Newly released documents have revealed that the UK advised Swedish prosecutors to not come to London to interview WikiLeaks founder Julian Assange, an outcome that could have brought a quick resolution to what has become a five-year case. The latest revelations come more than three years after Assange sought asylum in the Ecuadorian embassy in London after being accused of sexual molestation and unlawful coercion by two women in Stockholm in 2010.

Assange has strongly denied the claims, suggesting that it may be part of a conspiracy to eventually force extradition to the US in order to face charges over leaking secret government documents. Assange has consistently agreed to being questioned by Swedish prosecutors on the condition that it takes place in the UK, however this is yet to take place.

An investigation by L'Espresso uncovered files - through Freedom of Information Act requests in Sweden and the UK - that show how a lawyer from the Crown Prosecution Service (CPS) told prosecutors in the Assange case to not question him in London as it would prove to be beneficial for the defence.

"Even if the defendant was to consent to such an interview (by appointment) on a mutually agreed basis, the defence would without any doubt seek to turn the event to its advantage," Paul Close, CPS special crime division lawyer, said in an email to Swedish magistrates in January, 2011.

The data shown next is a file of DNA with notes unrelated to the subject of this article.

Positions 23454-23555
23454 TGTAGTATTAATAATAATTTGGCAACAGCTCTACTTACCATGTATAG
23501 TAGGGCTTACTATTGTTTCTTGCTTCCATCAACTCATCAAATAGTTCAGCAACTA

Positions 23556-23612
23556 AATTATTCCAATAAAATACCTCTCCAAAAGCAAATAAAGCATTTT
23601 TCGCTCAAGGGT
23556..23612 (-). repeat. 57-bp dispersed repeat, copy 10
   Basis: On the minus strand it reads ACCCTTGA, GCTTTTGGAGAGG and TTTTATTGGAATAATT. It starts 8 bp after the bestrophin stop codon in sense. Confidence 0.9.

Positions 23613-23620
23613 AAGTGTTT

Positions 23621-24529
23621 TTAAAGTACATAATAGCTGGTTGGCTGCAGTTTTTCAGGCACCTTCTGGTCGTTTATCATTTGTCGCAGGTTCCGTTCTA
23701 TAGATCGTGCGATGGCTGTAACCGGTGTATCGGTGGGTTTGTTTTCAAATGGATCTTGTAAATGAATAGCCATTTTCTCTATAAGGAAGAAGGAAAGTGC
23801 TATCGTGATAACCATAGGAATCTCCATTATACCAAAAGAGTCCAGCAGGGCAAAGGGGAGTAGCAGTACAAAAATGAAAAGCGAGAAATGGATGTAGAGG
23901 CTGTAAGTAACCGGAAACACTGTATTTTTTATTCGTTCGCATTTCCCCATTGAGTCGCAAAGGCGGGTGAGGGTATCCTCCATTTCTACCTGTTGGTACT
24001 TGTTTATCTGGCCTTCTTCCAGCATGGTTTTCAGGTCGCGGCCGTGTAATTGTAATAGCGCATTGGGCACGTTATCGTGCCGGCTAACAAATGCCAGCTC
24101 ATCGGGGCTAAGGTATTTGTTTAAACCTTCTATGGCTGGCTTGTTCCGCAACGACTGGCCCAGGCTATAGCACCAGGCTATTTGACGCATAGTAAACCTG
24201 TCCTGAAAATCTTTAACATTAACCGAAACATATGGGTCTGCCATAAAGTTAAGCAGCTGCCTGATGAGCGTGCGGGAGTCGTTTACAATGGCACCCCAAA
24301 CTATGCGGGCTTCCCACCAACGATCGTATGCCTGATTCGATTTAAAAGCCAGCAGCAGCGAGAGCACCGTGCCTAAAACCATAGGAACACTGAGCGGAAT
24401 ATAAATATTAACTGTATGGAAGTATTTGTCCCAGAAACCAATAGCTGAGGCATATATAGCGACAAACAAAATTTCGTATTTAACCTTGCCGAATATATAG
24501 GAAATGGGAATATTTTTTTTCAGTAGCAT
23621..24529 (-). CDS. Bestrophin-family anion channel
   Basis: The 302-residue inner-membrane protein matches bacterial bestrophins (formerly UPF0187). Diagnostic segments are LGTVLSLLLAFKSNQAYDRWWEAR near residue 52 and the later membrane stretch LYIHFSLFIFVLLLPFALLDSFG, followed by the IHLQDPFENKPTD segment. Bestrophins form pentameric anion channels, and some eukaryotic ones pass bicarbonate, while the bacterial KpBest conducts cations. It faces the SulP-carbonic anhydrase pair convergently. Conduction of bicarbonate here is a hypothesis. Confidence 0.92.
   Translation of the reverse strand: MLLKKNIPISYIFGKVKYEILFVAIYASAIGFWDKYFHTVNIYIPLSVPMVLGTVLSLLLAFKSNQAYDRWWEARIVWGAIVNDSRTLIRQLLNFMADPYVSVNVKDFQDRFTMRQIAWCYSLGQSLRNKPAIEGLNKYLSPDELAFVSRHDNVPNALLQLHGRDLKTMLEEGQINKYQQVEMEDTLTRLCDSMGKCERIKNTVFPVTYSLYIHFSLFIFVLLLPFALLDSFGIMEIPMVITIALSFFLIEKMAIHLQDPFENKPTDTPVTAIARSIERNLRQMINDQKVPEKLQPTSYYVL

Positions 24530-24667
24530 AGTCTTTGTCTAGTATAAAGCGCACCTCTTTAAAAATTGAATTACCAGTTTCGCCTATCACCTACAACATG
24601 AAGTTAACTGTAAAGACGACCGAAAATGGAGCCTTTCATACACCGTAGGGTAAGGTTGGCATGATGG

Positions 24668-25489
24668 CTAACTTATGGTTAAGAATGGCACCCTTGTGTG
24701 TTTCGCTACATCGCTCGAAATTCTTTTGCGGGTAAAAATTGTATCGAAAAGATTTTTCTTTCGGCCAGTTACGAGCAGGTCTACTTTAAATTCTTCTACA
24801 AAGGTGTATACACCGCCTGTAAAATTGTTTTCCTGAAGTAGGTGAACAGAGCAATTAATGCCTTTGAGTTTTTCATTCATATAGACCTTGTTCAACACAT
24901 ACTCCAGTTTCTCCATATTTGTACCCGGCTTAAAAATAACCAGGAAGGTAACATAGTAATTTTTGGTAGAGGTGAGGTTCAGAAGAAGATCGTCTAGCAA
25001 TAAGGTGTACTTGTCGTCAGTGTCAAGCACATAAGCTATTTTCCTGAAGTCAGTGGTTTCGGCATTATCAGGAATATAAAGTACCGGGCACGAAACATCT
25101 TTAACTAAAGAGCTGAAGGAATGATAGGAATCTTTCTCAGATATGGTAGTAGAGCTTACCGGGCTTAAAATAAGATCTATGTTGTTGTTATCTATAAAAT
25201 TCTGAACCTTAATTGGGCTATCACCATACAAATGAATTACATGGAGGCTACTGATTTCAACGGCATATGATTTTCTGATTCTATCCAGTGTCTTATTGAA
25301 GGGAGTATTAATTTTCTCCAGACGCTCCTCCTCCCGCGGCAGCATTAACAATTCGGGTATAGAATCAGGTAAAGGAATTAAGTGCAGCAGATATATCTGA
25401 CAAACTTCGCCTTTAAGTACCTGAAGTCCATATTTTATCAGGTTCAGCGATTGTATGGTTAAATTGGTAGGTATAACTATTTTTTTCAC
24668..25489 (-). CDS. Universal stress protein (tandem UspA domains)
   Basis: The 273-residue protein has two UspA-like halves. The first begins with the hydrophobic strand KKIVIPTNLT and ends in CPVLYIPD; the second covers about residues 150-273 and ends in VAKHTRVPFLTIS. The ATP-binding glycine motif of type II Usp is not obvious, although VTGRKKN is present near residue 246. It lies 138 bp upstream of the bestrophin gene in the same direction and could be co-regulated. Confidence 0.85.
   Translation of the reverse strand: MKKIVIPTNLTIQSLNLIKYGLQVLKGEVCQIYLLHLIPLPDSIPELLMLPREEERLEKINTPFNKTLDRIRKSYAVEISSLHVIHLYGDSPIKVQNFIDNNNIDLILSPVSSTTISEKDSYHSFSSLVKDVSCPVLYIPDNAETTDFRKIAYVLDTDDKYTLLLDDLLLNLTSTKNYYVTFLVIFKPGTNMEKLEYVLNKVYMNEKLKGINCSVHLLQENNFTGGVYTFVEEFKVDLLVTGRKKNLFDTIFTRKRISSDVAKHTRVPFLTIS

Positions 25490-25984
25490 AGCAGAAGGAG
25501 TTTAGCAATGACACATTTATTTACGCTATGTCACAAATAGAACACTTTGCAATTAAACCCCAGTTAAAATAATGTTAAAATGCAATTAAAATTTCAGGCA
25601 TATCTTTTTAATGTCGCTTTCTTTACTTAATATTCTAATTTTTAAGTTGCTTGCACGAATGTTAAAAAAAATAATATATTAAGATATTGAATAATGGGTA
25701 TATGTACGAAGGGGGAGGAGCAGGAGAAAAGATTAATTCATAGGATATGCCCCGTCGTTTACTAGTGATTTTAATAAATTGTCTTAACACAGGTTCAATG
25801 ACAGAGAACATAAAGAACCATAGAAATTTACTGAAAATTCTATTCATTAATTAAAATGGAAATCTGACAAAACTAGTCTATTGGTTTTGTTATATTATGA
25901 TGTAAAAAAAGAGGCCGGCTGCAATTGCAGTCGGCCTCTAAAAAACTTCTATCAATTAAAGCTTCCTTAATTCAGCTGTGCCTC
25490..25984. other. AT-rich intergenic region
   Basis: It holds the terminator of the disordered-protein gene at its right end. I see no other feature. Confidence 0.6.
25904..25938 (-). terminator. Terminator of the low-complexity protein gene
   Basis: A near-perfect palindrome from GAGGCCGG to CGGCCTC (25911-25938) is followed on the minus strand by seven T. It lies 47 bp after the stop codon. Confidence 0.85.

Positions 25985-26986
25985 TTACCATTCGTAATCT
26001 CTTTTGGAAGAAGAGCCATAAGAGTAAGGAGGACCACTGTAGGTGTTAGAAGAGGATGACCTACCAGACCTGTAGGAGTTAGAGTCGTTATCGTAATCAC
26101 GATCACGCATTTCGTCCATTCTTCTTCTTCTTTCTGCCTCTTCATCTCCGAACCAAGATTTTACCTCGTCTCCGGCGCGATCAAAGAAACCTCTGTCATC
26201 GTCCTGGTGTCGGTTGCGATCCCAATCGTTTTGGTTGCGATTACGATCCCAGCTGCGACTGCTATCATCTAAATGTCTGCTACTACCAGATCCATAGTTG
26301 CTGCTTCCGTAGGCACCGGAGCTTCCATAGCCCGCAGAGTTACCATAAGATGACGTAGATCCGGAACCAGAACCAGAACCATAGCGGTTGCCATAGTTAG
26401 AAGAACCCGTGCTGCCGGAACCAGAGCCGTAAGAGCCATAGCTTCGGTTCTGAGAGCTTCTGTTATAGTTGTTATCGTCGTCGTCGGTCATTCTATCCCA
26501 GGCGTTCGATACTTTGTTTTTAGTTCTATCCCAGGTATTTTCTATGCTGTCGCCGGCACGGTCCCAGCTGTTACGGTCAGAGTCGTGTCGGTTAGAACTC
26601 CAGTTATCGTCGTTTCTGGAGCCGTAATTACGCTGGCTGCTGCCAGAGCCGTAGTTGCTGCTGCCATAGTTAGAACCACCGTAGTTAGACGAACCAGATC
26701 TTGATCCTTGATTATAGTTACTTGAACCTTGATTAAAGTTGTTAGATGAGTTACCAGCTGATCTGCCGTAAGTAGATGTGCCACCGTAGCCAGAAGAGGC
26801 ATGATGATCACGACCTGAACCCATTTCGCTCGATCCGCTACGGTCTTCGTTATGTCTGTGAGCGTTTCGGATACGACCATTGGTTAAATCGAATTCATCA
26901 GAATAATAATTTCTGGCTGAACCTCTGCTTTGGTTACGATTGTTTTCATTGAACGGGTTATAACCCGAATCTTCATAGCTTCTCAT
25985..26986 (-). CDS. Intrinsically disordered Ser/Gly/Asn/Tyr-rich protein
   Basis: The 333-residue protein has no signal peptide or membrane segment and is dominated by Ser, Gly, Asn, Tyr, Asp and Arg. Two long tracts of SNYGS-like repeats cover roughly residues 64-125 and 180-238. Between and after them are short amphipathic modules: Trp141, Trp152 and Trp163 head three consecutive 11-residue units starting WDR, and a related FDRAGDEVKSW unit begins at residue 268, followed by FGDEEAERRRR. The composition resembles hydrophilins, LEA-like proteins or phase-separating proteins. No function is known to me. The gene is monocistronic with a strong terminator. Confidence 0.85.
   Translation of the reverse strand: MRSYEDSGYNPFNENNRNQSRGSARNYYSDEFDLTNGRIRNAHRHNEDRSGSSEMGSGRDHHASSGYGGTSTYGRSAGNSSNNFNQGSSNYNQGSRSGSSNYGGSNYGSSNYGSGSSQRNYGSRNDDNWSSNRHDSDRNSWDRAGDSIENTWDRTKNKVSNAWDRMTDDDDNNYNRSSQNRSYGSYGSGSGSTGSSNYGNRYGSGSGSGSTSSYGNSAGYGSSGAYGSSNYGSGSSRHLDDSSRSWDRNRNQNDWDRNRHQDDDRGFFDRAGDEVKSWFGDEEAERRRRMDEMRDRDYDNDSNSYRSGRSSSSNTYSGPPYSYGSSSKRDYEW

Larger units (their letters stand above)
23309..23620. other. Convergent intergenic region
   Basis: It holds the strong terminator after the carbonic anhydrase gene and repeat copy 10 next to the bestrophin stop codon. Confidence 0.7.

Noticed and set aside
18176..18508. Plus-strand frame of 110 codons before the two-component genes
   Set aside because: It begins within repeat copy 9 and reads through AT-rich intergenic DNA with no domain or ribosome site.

"It would inevitably allege it was conclusive proof that the Swedish authorities had no case whatsoever against him [Assange] and hence the interview was in the hope that he would make a full and frank confession. He would of course have no obligation (under English law) to answer any questions put to him."

Julian Assange
Julian Assange has been confined to the Ecuadorian embassy since 19 June, 2012 Getty Images

Close goes on to suggest that Assange and his lawyers may try to claim that "inducements or threats" were made by the interviewers that would compromise the prosecution. In order to avoid this, Close claims the appropriate strategy would be to wait until his surrender to Sweden in order to interview him. In a later email, Close states: "I am sure you can guess what I would just love to send to you as a Christmas present."

Three of the four allegations against Assange reached a five-year expiry date under Swedish law in August, however the remaining allegation is not set to expire until 2020. It is estimated that the UK government has spent close to £13m guarding the Ecuadorian embassy.

A representative of Assange said at the time: It's quite obvious that the Swedish authorities waited all these years. He doesn't have to clear his name. He has been asking to be interviewed in London for five years - he has asked for this to be moved forward. It's come to a time to end this. That case should be dropped as well."